Hmmm. Let’s see. If the U.S. troops leave now, an all-out civil war is likely to erupt. It will be every man for himself. The nascent Iraqi Security Forces will probably splinter along sectarian lines, leaving Iraqis of all stripes to seek safety from extremist militias. It would be the Lebanese civil war on steroids.

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Following the President’s veto of the Iraq spending bill, Democrats have dropped their demands for pullout timetables. They are talking instead about imposing “benchmarks” to force the Iraqi government to pass an oil-sharing law, disarm sectarian militias, hold provincial elections, and take other important steps. The main dispute now centers on whether these benchmarks will be nonbinding or whether they will be tied to mandatory penalties, such as the cut-off of some U.S. funds.

That’s progress, I suppose. But the Democrats are undermining the prospects of achieving the reforms they claim to want by their insistent calls to start withdrawing U.S. troops ASAP.

Put yourself into the mind of a Kurdish, Sunni, or Shiite politician in Baghdad, and ask yourself this question: Would you be more willing to compromise if you think U.S. troops are in Iraq for the long term, or if you think they’re about to leave?

Hmmm. Let’s see. If the U.S. troops leave now, an all-out civil war is likely to erupt. It will be every man for himself. The nascent Iraqi Security Forces will probably splinter along sectarian lines, leaving Iraqis of all stripes to seek safety from extremist militias. It would be the Lebanese civil war on steroids.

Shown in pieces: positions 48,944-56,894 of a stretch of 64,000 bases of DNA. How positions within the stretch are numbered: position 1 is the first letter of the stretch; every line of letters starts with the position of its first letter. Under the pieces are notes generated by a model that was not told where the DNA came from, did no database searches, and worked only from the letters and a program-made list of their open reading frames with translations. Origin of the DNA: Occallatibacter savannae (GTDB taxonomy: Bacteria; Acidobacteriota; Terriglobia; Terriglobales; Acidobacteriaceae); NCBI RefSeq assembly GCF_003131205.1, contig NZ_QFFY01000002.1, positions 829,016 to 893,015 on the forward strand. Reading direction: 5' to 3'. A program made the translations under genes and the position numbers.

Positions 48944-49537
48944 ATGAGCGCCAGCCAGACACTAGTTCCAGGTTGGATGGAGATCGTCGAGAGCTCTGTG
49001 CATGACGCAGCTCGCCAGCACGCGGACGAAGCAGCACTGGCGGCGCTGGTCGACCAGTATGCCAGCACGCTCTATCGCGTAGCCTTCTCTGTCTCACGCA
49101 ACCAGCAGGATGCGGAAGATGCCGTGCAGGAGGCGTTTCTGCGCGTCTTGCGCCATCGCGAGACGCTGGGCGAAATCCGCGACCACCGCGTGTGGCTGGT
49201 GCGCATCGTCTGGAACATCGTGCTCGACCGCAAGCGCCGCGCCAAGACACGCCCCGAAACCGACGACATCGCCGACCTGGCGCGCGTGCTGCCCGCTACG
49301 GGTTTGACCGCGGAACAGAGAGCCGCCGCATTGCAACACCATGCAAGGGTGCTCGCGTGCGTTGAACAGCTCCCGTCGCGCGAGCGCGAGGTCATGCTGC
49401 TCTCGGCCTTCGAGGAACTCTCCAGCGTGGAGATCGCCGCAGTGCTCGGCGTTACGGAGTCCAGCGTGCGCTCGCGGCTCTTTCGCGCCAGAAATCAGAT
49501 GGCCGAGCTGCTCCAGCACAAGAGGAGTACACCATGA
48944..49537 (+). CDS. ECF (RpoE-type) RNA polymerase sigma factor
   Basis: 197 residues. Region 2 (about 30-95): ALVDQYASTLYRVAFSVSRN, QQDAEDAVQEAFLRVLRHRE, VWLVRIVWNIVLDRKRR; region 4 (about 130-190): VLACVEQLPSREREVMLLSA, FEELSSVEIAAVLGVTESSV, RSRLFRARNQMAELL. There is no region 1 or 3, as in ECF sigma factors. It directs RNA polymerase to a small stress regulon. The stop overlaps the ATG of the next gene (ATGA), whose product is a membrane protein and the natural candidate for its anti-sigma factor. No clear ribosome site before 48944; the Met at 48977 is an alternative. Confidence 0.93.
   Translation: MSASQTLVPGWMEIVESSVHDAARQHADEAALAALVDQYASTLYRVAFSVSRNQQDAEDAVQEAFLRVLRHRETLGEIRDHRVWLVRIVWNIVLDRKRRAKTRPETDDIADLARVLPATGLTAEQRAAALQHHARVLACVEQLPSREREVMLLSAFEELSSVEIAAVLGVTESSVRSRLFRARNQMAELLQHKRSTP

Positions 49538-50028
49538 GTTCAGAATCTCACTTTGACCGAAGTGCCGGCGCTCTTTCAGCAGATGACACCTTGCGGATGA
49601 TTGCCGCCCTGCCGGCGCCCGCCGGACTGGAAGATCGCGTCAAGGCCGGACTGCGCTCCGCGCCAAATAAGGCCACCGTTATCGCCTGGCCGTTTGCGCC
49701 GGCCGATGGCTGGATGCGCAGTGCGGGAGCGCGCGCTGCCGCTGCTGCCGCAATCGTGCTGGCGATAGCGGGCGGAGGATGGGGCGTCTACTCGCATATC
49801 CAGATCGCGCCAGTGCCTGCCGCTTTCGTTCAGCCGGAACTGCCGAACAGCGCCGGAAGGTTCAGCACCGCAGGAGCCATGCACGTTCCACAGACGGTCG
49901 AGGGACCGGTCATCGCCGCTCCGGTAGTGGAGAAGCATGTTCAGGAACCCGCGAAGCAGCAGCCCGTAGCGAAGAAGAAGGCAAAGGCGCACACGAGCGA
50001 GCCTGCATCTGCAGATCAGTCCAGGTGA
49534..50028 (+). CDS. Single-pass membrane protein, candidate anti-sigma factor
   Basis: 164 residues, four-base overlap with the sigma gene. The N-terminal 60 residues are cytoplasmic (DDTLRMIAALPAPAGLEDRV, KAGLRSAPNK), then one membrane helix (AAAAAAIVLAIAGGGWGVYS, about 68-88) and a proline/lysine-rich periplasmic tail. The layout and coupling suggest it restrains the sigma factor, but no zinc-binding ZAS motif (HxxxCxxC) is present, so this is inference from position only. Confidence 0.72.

If that’s likely to happen soon, what incentive do Iraqi politicians have to make concessions today to their mortal enemies? If they think the U.S. is seeking an exit strategy, they are far more likely to hunker down, keep their powder dry, and grab every advantage they can in order to give themselves an edge in the coming struggle.

Conversely, if Iraqis think that U.S. troops are in it for the long haul, they will become far less dependent on militias and may be willing to make the compromises necessary for national reconciliation. If U.S. troops, working with Iraqi forces, succeed in blunting the power of the extremist militias, this may create some breathing room for moderate political elements—and they do exist—to come to the fore. Chaos in the streets favors thugs like Moqtada al Sadr. If we can impose a period of calm, it might allow moderates like Ayatollah Sistani to reassert their influence.

In other words, the best bet for getting important legislation through the Iraqi parliament is to stick with General David Petraeus’s security plan. But the Democrats are undermining that plan with their calls for troop withdrawal. Even if American troops make gains on the ground in the next few months, it will be hard to convince most Iraqis to put their faith in the coalition and government forces as long as the message emanating from Washington is that our troops are about to head home.